Do I Hate Your Singing or You Singing?
Using possessives with gerunds.
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You wouldn’t (or at least shouldn’t) say, “That baby crying is getting on my nerves,” for although the baby may be irritating you, the real source of your nervous irritation is the crying itself and, therefore, the subject of the sentence.
Alternatively, you might say, “That crying baby is getting on my nerves,” and then the baby is the subject of the sentence, as well as the object of your disdain, but “crying” is no longer a gerund in that sentence, it's become an adjective. You can tell because you can't replace ”crying” with a noun anymore. You can't say “That dog baby is getting on my nerves.” At least you shouldn't say that. It would mean something strange and different.
Anyway, back to “the baby’s crying.” It’s the crying, again, that’s the noun and subject, so the modifier needs the proper structure—in this case, a possessive form: “baby’s.” Whose crying is depriving you of your nap on the plane? The baby’s crying, that’s whose.
Let’s take another example, because this is a tricky grammatical issue. That’s why it’s so common to hear it said the wrong way—to the point that the wrong way sounds right and the right way sounds wrong. Hold steady, and do it the right way. Be brave.
Let’s say a colleague has agreed to take your work shift so you can attend a family event out of town. How would you express your gratitude? (Of course, taking that person to lunch would be a gracious gesture, but how would you thank your colleague verbally?)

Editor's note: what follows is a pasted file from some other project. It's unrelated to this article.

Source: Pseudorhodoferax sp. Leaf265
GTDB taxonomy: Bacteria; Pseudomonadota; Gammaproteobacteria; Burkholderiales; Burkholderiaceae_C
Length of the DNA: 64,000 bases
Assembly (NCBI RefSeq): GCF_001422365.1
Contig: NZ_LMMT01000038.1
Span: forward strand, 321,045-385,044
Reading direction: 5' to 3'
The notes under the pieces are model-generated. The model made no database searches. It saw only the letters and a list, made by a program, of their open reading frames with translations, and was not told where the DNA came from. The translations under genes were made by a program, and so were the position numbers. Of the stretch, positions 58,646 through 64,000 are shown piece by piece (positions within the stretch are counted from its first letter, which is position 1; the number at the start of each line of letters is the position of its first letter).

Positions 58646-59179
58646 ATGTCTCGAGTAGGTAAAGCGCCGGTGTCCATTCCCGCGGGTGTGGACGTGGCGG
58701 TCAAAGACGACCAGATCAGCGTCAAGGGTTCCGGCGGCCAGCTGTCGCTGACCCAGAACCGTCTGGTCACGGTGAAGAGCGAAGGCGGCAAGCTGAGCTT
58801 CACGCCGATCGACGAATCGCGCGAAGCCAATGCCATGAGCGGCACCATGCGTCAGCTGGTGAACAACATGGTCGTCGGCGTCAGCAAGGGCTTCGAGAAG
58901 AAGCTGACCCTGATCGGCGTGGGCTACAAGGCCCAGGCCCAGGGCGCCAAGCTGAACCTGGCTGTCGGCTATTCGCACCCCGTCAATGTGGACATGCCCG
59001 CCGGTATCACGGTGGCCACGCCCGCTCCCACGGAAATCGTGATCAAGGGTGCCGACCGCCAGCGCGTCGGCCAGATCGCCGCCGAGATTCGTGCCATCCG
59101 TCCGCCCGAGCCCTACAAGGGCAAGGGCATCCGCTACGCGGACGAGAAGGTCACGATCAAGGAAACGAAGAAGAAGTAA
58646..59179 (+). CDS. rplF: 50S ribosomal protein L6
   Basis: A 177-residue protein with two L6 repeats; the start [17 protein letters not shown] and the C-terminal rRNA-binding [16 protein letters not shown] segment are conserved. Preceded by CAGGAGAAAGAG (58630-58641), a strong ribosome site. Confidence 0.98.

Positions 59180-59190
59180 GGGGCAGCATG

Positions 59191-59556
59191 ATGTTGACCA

“I appreciate you filling in for me, Myrtle,” would be the common, though incorrect, way of acknowledging the kindness. Though you might appreciate Myrtle for filling in for you –— and you certainly could express it that way — you really appreciate the “filling in” itself. Therefore, because it’s Myrtle’s filling in that’s the object of the verb “appreciate,” you would say,
I appreciate your filling in for me, Myrtle.
Similarly, you might say,
I love that tenor’s singing.
Much clearer this time, because the object of your affection is the singing, not the tenor himself. Whose singing do you love? The tenor’s. Maybe you’ve met this fellow, and he’s an insufferable lout, but his mellifluous crooning makes you weak in the knees. “I can’t stand that tenor, but I adore his singing.” Starting to make a bit more sense now?
Remember that the “–ing” form is a noun.
A Quick and Dirty Tip
Some people find it hard to remember, so here’s the Quick and Dirty (and, we hope, simple) Tip to guide you.
Differentiation is key. Are you appreciating or abhorring the person, or the deed? Almost invariably in this construction, it’s the deed. So, let the person own the deed.
The baby’s crying; the tenor’s singing; Myrtle’s filling in.
Those in the know will notice our saying it and writing it correctly.
This article originally ran October 9, 2009.